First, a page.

Scrimshaw Spotlight: Southlake, Texas

On What A Suburb Says About 2022 And 2024

(Scrimshaw Spotlight is going to be a weekly, Friday deep dive into a race or a place, where I try to tell the tale of a part of America or somewhere else. Today? A little place called Southlake, Texas.)

Sometimes explaining things out loud makes them sound really, really stupid, but that can be one of the joys of life. Having a joke, a thing, a connection that doesn't need to make sense to everyone else but makes sense to the people who know can be amazing. Or, sometimes, the path that life can take is weird, and glorious.

My memory on this is hazy, but if I remember the course of events correctly, I wrote a column saying Biden would win Texas at some point in September 2020 and then, a few days later, an ex-Texan who had just started following me on Twitter DM'd me asking what I thought of betting Biden in Texas. The question, innocuous enough, caught my attention because of the source of him following me - a fantasy football and golf content creator that I've watched for years, and who gave me the occasional shoutout in time. Because he knew me from Mayo, I bothered engaging in a serious way.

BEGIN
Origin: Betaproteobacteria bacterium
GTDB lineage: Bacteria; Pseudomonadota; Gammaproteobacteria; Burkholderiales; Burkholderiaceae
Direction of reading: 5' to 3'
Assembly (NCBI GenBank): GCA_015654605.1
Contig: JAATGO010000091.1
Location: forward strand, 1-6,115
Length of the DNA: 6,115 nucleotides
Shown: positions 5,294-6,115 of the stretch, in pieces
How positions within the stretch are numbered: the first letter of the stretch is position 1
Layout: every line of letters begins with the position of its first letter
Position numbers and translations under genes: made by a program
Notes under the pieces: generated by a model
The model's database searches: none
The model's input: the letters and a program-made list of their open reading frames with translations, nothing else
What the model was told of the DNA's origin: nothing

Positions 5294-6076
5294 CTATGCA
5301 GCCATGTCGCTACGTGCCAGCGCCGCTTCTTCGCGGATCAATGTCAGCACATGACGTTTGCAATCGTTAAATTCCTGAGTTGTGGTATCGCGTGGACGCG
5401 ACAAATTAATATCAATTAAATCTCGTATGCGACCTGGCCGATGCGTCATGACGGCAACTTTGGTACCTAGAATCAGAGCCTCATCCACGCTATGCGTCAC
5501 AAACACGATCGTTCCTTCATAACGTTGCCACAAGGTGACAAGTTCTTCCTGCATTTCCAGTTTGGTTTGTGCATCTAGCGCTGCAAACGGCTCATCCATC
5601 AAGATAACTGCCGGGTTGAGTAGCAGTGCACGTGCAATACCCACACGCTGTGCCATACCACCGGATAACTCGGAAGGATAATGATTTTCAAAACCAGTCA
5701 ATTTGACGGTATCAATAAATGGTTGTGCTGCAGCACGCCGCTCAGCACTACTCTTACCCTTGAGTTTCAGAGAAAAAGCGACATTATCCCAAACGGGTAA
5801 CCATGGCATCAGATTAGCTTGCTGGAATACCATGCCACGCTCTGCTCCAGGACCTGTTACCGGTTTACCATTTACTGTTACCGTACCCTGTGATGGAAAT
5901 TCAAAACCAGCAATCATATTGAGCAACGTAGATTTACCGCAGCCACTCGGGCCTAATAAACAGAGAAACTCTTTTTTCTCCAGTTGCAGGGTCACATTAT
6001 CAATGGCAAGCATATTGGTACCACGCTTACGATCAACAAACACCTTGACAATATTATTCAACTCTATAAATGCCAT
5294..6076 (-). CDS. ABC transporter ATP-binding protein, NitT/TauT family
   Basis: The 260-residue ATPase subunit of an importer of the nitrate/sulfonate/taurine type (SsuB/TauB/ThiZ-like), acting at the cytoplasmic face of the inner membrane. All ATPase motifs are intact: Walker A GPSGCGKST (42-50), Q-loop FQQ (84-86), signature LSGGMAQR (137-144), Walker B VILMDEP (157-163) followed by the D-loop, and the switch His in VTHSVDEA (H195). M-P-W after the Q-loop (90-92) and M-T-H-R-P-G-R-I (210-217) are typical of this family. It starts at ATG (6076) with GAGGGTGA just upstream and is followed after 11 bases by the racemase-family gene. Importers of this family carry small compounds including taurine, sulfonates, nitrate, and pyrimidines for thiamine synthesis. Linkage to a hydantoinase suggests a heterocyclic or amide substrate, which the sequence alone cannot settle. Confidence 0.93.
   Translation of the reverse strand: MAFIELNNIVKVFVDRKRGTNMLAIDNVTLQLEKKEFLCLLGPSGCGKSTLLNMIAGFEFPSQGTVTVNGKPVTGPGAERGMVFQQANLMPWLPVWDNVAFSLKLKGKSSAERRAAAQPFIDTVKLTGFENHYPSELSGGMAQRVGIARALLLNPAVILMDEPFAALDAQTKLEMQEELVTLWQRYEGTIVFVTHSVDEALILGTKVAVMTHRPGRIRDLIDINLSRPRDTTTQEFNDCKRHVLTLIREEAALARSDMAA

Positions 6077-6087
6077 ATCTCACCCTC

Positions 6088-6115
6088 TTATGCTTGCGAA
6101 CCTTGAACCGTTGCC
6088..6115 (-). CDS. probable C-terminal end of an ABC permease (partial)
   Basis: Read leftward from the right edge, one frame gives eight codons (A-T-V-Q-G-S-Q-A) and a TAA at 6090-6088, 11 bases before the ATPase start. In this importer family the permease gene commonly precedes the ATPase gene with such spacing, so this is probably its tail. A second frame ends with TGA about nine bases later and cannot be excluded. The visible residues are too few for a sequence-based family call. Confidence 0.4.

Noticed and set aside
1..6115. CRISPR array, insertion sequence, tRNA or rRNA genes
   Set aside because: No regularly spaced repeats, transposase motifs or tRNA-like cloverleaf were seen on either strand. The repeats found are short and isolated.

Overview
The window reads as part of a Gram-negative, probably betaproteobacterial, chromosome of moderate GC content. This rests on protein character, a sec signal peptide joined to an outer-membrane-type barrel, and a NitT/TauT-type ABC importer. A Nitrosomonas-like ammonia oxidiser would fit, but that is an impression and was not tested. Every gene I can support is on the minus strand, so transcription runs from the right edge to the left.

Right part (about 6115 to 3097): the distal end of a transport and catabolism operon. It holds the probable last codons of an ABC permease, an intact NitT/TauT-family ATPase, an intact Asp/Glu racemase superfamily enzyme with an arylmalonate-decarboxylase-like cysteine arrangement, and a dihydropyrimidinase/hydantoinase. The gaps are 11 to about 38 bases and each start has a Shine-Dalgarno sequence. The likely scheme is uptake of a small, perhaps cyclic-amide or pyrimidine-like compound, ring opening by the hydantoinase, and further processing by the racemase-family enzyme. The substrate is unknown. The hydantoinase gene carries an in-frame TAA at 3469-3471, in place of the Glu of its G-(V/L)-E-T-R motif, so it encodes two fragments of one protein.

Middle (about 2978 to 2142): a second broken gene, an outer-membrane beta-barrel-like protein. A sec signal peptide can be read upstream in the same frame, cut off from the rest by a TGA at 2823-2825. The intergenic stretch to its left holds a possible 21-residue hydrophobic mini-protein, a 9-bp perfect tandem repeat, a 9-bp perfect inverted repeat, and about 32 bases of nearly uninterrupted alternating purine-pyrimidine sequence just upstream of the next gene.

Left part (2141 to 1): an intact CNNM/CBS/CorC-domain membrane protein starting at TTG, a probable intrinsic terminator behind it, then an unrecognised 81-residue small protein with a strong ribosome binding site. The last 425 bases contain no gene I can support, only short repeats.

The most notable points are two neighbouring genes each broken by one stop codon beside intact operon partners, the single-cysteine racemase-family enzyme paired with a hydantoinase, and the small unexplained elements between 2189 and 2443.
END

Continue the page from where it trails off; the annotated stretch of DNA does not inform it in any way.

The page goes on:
At some point I asked where he was from, and he told me Southlake, Texas, a super rich suburb in the Dallas-Fort Worth area. My buddy is a good check on my terminally online behaviour - a McCain-Romney-Clinton-Biden voter who pays attention to the news but isn't unhealthily following events like the hoards of Elections Twitter. He is the microcosm of the pro-Democratic part of the realignment - a social liberal who doesn't always agree on the economics but can't vote for a party that believes I shouldn't have a right to marry the man I love. And, apparently, so is Southlake.

In the four (of five) precincts where I could get exact matching results from 2012 to 2020, Mitt Romney's margin of victory was between 55% and 61% in all four. The lowest vote share he got in Southlake was 76.5%, and he almost broke 80% in one of them. It was ruby red for Romney, a reflection of his appeal being concentrated amongst the wealthy, white elite, and the way that 2012 in many ways represents a false high. But, even still, the scale of the movement is staggering. The average swing across those four precincts - as the statewide swing in Texas was 10% - was 34%. No precinct had a swing under 25%, and the biggest swing was a 40% whopper. 

Why did Biden do so well here? It's partially the same reason he did well everywhere where people have degrees - well-off white social liberals couldn't pull the lever for Trump, or the GOP more broadly. Gay marriage is an issue that much of the voters of Southlake now have to face in a day to day way, in a way a decade ago it wasn't. Supporting the GOP when gay rights was an abstract debate is easier than doing so when you're buying suits to be a groomsman in your third gay wedding in as many years, and there are a lot of high society, wealthy gays now tying the knot in DFW.